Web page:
Notes Reveal Brutal
Treatment Of Hunger-Striking
Detainees At Guantanamo
Center for Constitutional Rights Contact Mahdis Keshavarz Riptide Communications
"After years in U.S. custody without formal charges or a hearing on the legality of their detention despite a Supreme Court ruling in their favor the hunger-striking detainees at Guantánamo have come to the conclusion that ... "now after four years in captivity, life and death are the same."
NEW YORK - After an emergency court hearing on counsel's right to information regarding the health status and medical treatment of Guantánamo hunger strikers late last week, Julia Tarver, an attorney with the New York City-based law firm of Paul, Weiss, Rifkind, Wharton & Garrison LLP and cooperating counsel with the Center for Constitutional Rights, sought and obtained public release of her declaration regarding the situation at the Guantánamo facility. Tarver's notes detail interviews she conducted at Guantánamo with her clients, Yousef Al Shehri, Abduhl-Rahman Shalabi, and Majid Al Joudi, who are currently engaged in a hunger strike there. The declassified notes reveal the dire conditions of these men. According to Tarver's declaration:
* Force-feedings resulted in prisoners "vomiting up substantial amounts of blood. When they vomited up blood, the soldiers mocked and cursed at them, and taunted them with statements like 'look what your religion has brought you.'"
* "Large tubes - the thickness of a finger - were viewed by detainees as objects of torture. They were forcibly shoved up the detainees' noses and down into their stomachs. Again, no anesthesia or sedative was provided."
* "[D]etainees were verbally abused and insulted and were restrained from head to toe. They had shackles or other restraints on their arms, legs, waist, chest, knees, and head with these restraints in place, they were given intravenous medication (often quite painfully, as inexperienced medical professionals seemed incapable of locating appropriate veins). Their arms were swollen from multiple attempts to stick them with IV needles If detainees moved, they were hit in the chest/heart."
* "In front of Guantánamo physicians - including the head of the detainee hospital - the guards took NG tubes from one detainee, and with no sanitization whatsoever, reinserted it into the nose of a different detainee. When these tubes were reinserted, the detainees could see the blood and stomach bile from other detainees remaining on the tubes. A person detainees only know as Dr. [redacted] stood by and watched these procedures, doing nothing to intervene."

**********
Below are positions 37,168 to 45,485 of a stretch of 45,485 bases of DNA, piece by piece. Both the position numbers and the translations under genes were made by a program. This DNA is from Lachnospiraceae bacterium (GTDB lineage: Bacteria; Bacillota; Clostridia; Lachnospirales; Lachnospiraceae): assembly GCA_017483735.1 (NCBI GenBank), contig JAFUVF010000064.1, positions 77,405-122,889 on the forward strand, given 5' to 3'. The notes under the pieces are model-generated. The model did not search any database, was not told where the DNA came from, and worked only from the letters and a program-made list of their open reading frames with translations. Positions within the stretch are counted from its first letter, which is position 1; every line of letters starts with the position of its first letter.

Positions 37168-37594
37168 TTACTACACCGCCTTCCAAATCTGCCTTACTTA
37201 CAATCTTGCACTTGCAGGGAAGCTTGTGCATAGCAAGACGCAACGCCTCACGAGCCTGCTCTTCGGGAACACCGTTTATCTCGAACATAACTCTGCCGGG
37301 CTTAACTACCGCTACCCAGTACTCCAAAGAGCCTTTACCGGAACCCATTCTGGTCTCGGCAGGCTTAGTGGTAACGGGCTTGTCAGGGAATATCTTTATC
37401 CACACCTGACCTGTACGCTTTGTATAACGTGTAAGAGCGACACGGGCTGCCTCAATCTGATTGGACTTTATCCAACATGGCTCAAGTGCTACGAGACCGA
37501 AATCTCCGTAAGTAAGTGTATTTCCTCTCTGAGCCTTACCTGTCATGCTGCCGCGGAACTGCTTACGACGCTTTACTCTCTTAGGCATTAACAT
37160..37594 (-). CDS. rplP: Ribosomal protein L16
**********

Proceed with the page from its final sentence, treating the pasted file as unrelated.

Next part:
* Detainee Abdul-Rahman communicated that, "one Navy doctor came and put the tube in his nose and down his throat and then just kept moving the tube up and down, until finally Abdul-Rahman started violently throwing up blood. Abdul-Rahman tried to resist the 'torture' from this physician, but he could not breathe."
* Detainees complying with the nasal tube feeding were doing so only because they believed it had been ordered by a U.S. court, a belief that is simply untrue.
After years in U.S. custody without formal charges or a hearing on the legality of their detention - despite a Supreme Court ruling in their favor - the hunger-striking detainees at Guantánamo have come to the conclusion that, according to Abdul-Rahman,"now after four years in captivity, life and death are the same."
While the Center for Constitutional Rights and cooperating habeas counsel have continuously voiced concern for their clients' health given the length of their detention without trial and the conditions of their confinement, the situation has become acutely dangerous since detainees began their latest hunger strike on August 8, 2005. It is unclear how many detainees are on hunger strike at this time, but as many as 200 men have participated at various times.
"What we learned on our last trip to Guantánamo was troubling to us as lawyers, as human beings, and as Americans. We never thought we would see the day when this sort of treatment took place at a facility run by the United States government. It is inconsistent with the rule of law this country was founded upon, and it is inconsistent with the spirit and values of the American people," said Julia Tarver, partner with the law firm of Paul, Weiss, Rifkind, Wharton & Garrison LLP and one of CCR's leading habeas attorneys. Ms. Tarver represents 10 detainees from Saudi Arabia.
CCR cooperating attorneys from Paul, Weiss, Rifkind, Wharton & Garrison LLP and many other firms have emphasized the life-threatening nature of the situation at Guantánamo. They have informed the court that the DOD has invited representatives of the American Medical Association to visit Guantánamo and investigate the medical treatment provided to prisoners on the hunger strike. The attorneys urged the court to appoint physicians to investigate the medical treatment or to consider allowing counsel to bring their own medical experts to Guantánamo. Attorneys also asked that they be able to accompany the AMA representatives if they go.
"It is both depressing and yet profoundly moving that this hunger strike continues in the face of such horrible adversity. Despite the very real possibility that some of these men may die, it is deeply life-affirming that so many of these detainees living in such dire circumstances are willing to risk their lives and bodies for the sake of basic democratic values that should be, and sadly are not, part of American policy today," said Barbara Olshansky, Deputy Legal Director of the Center of Constitutional Rights.
Center for Constitutional Rights http://www.ccr-ny.org/v2/home.asp